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An Incan Feast Before Death
2 October 2007 (All day)
The vast Inca Empire was the largest in the Americas until 1533 C.E., when the Spanish conquered its capital, Cusco, in what is today Peru. Besides pillaging, the conquistadors also chronicled Incan customs. One shocking ritual was capacocha, in which children were killed or abandoned on frigid peaks. Now, a chemical analysis of four Incan mummies finds that children were fattened before being sacrificed to the weather god, Illapa, and other deities.
In recent years, archaeologists searching the Andes have found shrines containing the frozen, mummified bodies of children adorned with necklaces, headdresses, and bracelets. In some cases, the children were killed with blows. Others appear to have been left to die in the cold. In 1996, for example, excavations in Peru uncovered a 15-year-old girl, whom the archaeologists named Sarita. Three years later, researchers found more sacrificed children on top of Argentina's Llullaillaco volcano: a 15-year-old girl, a 7-year-old boy, and a 6-year-old dubbed Lightning Girl because her corpse had been struck by lightning.
A team led by bioarchaeologist Andrew Wilson of the University of Bradford, U.K., has now analyzed the isotopic composition of the four children's hair to trace the last months of their lives. The ratio of carbon isotopes, for example, is affected by what kind of plants made up their diets, whereas the ratio of nitrogen isotopes depends on how much meat they consumed.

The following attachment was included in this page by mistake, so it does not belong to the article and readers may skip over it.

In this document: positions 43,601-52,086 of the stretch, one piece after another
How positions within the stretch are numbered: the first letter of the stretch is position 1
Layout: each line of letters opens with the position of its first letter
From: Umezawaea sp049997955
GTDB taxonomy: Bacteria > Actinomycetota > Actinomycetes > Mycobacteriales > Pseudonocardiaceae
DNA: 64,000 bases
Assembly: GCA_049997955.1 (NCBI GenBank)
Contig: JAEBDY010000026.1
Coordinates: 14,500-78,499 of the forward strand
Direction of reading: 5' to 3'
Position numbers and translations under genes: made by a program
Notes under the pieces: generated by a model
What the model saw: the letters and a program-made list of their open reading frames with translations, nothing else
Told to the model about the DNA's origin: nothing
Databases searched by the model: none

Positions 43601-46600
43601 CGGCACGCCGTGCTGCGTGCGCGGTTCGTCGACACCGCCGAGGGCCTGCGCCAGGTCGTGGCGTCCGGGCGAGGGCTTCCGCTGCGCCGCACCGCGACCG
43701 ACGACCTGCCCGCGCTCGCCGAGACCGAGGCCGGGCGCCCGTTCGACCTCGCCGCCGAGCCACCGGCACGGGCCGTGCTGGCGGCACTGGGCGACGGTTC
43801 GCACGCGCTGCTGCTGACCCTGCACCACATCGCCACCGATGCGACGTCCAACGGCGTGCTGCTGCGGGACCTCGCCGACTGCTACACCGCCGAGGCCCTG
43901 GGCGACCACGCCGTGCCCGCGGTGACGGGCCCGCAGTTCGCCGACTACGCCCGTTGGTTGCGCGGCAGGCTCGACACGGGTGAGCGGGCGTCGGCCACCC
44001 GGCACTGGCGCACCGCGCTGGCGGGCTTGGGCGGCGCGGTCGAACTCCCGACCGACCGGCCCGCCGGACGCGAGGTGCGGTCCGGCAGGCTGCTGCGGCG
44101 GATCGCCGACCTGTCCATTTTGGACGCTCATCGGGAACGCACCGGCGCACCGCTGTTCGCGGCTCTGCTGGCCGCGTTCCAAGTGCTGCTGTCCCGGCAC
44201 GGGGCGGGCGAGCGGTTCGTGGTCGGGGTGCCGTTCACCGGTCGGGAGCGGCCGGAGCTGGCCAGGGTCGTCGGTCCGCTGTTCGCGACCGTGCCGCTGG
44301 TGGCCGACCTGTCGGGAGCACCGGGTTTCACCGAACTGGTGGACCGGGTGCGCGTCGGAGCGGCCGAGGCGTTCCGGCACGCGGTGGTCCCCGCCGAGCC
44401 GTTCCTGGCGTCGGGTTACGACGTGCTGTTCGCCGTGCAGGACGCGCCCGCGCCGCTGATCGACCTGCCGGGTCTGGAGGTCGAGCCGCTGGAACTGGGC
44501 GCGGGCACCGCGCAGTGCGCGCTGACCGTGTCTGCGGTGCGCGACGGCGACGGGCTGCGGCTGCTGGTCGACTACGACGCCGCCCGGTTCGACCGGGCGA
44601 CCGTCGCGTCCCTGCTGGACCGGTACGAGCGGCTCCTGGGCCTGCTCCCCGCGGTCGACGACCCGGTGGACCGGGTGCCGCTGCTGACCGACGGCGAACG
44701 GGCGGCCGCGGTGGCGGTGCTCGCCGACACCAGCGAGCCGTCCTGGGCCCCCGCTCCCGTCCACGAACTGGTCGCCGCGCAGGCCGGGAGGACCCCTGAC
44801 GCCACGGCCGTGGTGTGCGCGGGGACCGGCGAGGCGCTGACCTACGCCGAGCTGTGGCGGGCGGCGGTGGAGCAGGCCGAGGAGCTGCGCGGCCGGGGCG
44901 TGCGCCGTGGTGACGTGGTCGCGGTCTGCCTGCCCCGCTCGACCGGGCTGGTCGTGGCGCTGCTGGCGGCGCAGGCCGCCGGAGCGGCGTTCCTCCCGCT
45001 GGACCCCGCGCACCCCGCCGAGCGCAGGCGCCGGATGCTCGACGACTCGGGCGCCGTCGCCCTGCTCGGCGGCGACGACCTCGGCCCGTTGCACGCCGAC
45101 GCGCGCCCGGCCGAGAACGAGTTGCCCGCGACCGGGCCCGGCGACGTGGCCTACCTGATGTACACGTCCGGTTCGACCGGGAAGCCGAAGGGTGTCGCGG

The team found that most of the children began eating more elite food as their deaths approached. The older girl, for example, shifted from a diet probably largely based on potatoes to one suddenly rich in animal protein and maize about a year before she died; the two other Llullaillaco children showed similar although less pronounced patterns. Sarita's diet, on the other hand, did not fit this pattern, showing a decrease in maize consumption as she approached her death. The findings are reported online this week in the Proceedings of the National Academy of Sciences.
Wilson and his co-workers conclude that the nutritious diets were part of the preparations for capacocha, which included elevating children from lower classes to a special status worthy of the Inca deities. The ritual included a long, strenuous journey to the mountaintops. The authors also suggest that the sacrifices had the Machiavellian purpose of inspiring fear and awe in the rest of the Inca.
Kelly Knudson, a bioarchaeologist at Arizona State University in Tempe, says hair analysis could be useful where bodies are well preserved, such as in the Andes. But Tamara Bray, an archaeologist at Wayne State University in Detroit, Michigan, says that the results in the study are not clear-cut. For example, the 15-year-old appears to have been the best fed of the four children, but Lightning Girl actually seemed to have higher status based on the value of the artifacts found with her body. Bray also questions just how much fear and awe the high-elevation sacrifices would have inspired: "Few citizens of the Inca Empire would have actually been witness to such sacrificial events."